The biggest dilemma we faced—well, the one we recognized at the start of the book—was how we could demonstrate to the reader what men like Rutledge went through in the trenches, and how this had taken a toll of their families. First of all, if Rutledge had seen the kind of fighting that took place on the Somme, it was likely that he’d been severely wounded. And if he was, he couldn’t return to his position at the Yard. But if he came home without some evidence of what he’d gone through, if the war hadn’t touched him, how could he possibly relate to the men who had? That’s when shellshock and Hamish MacLeod entered the picture—and that complicated our lives even more. Just how do you handle PTSD without making it sound like a gimmick you planned to ditch in a book or two? It was a life and death matter for too many soldiers, and we had to address it as such.

It took us two years to write the first Rutledge. Fortunately we both knew a little about England to start with—but far from enough. That meant going back numerous times to get it right. Still, we persevered. How would they say that in Britain—what would a woman wear in the rain—what food shortages were there--how do you shift a 1914 motorcar—the list went on. The language, the times, the war, characters, the setting, the plot had to be carefully researched. But in the end, we had something we hoped might pass muster. We hadn’t even thought as far as a series. Then, while we were waiting to see if anyone at St. Martin’s wanted to read A TEST OF WILLS, the ideas started fizzing around in our heads, leading to WINGS OF FIRE. Rutledge was here to stay—we hadn’t said all there was to say about this man.

From the start, we’d toyed with looking at the women’s role in the war, but we had our hands full with Rutledge. It wasn’t until about ten books into the series that we felt confident enough in our research and our plot ideas for Rutledge that we could even talk about a book featuring Bess Crawford. Once we got to know her and the world she lived in, we were hooked. They were so different, Bess and Rutledge. And plots that weren’t suitable for one of them often worked a treat with the other.

An unexpected bonus was the fact that we could use some rather sophisticated plot ideas in both series. War creates upheaval in a society that wasn’t used to change on such a large scale. People who hadn’t traveled ten miles from the place where they were born were suddenly thrust into situations they had no experience of. Men who had never owned a weapon were taught to kill. The women waiting at home faced unexpected challenges. Villages that hadn’t seen a murder in a decade suddenly had to deal with a killer in their midst. And that allowed us to explore why normal people might turn to murder as a solution to their problems. It was, in a sense, the personal version of war. A breakdown in human relations where war is a breakdown in relations between nations. No drug kingpins or street gangs or terrorists for us—too predictable! Instead, it was far more frightening to delve into people and their secrets, the pressures and fears and love or hate that turn them to murder. And the settings, those fascinating, seemingly bucolic villages, feel the pull of the past even in the present.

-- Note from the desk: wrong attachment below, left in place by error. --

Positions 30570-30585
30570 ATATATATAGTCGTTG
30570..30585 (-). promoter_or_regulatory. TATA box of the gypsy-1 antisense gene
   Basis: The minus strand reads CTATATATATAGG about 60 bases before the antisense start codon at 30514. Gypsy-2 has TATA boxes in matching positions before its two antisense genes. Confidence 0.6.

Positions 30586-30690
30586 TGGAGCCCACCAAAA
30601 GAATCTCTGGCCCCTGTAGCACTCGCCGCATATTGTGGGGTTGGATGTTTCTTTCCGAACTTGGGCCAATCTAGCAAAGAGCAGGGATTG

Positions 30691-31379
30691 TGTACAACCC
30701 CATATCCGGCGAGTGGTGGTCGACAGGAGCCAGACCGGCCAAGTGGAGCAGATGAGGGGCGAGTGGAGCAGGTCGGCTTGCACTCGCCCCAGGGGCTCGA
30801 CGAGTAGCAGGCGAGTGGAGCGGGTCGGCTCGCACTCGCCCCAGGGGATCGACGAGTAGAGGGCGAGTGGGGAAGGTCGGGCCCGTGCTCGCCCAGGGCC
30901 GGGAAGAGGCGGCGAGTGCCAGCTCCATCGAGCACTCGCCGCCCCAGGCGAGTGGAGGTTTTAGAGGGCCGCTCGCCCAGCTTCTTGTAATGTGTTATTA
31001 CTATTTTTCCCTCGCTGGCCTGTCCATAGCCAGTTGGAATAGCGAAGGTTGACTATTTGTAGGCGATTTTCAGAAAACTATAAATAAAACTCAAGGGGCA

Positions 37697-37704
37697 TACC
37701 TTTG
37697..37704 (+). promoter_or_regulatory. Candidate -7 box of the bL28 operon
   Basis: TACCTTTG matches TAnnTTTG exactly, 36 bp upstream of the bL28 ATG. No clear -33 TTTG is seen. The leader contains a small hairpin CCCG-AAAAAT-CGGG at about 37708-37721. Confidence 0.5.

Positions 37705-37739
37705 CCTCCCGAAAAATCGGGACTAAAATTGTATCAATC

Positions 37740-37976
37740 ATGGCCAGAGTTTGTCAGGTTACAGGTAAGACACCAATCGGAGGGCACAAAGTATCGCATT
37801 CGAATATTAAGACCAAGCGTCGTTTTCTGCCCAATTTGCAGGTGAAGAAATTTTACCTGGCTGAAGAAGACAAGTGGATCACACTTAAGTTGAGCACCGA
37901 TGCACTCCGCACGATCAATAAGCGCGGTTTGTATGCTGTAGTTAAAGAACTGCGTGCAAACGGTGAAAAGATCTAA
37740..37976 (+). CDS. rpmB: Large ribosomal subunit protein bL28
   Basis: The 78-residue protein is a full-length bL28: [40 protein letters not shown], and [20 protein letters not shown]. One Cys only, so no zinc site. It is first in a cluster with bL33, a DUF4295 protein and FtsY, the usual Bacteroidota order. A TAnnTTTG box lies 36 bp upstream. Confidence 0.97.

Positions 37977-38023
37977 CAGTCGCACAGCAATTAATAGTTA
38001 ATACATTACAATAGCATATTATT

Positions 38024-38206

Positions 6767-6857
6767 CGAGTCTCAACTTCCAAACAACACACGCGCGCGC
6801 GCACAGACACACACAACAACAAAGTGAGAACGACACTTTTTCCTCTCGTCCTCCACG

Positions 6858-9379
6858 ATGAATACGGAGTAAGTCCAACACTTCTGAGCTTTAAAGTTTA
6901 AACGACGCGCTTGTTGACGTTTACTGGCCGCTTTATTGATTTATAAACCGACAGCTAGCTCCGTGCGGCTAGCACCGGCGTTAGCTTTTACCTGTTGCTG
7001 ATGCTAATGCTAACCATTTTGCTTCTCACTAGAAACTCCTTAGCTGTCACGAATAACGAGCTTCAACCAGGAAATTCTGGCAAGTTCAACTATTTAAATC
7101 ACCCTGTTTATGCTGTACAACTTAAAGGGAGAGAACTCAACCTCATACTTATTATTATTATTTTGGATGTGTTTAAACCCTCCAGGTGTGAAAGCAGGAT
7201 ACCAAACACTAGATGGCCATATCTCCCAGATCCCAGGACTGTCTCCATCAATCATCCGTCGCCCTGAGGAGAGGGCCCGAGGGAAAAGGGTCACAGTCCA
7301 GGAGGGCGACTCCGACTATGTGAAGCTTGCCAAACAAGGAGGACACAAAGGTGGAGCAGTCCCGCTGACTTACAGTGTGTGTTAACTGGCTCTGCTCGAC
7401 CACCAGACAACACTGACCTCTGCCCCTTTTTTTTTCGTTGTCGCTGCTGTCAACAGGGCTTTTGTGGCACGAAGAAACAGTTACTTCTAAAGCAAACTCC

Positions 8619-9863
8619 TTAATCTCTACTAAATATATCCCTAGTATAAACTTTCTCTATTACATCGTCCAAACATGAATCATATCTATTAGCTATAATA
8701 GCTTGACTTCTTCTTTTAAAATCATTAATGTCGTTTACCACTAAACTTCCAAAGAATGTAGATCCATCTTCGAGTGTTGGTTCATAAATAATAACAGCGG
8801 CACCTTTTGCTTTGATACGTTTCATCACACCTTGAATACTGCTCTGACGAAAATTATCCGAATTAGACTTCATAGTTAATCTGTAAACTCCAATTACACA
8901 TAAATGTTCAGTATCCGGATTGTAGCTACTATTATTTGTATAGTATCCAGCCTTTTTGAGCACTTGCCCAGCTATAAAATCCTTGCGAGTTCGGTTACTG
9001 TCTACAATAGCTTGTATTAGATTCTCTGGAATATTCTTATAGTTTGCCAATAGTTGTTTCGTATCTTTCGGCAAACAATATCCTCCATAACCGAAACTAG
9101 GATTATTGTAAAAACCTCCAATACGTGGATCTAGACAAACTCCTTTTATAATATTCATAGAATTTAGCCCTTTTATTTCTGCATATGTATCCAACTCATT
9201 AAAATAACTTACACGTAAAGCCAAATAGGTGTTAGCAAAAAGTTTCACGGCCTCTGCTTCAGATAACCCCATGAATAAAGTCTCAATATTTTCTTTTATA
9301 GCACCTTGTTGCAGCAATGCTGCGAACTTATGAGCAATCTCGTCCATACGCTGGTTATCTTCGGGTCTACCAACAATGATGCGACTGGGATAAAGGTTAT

The most important discovery in many ways was that pressing need to go to England—you learn more and faster on the ground, looking for pitfalls and potential. We needed to visit the military museums, to travel to France where the war was fought. You can make up a good many things if you’re an accomplished writer, but a reader somewhere is sure to find you out. Our personal libraries overflowed, looking for first -hand accounts of the war. Bookcases mushroomed in whatever odd space they could be squeezed into. Ceilings groaned. We’ve brought suitcases full of books back from England.

We introduced a third character a few years back. Lady Elspeth, who was in Paris when the Germans crossed the frontier and marched south toward the city. Then she got caught up in a battle as she struggled to get back to England, and had two very good reasons for wanting to fight back. That was more a Christmas tale, heavy on the love story, with only a little crime in it. But it had something to say about people in a time of war, and how personal loss could change the direction of their lives. She wasn’t intended to be a series, but we’d like to write about her again, this time in a more involving mystery.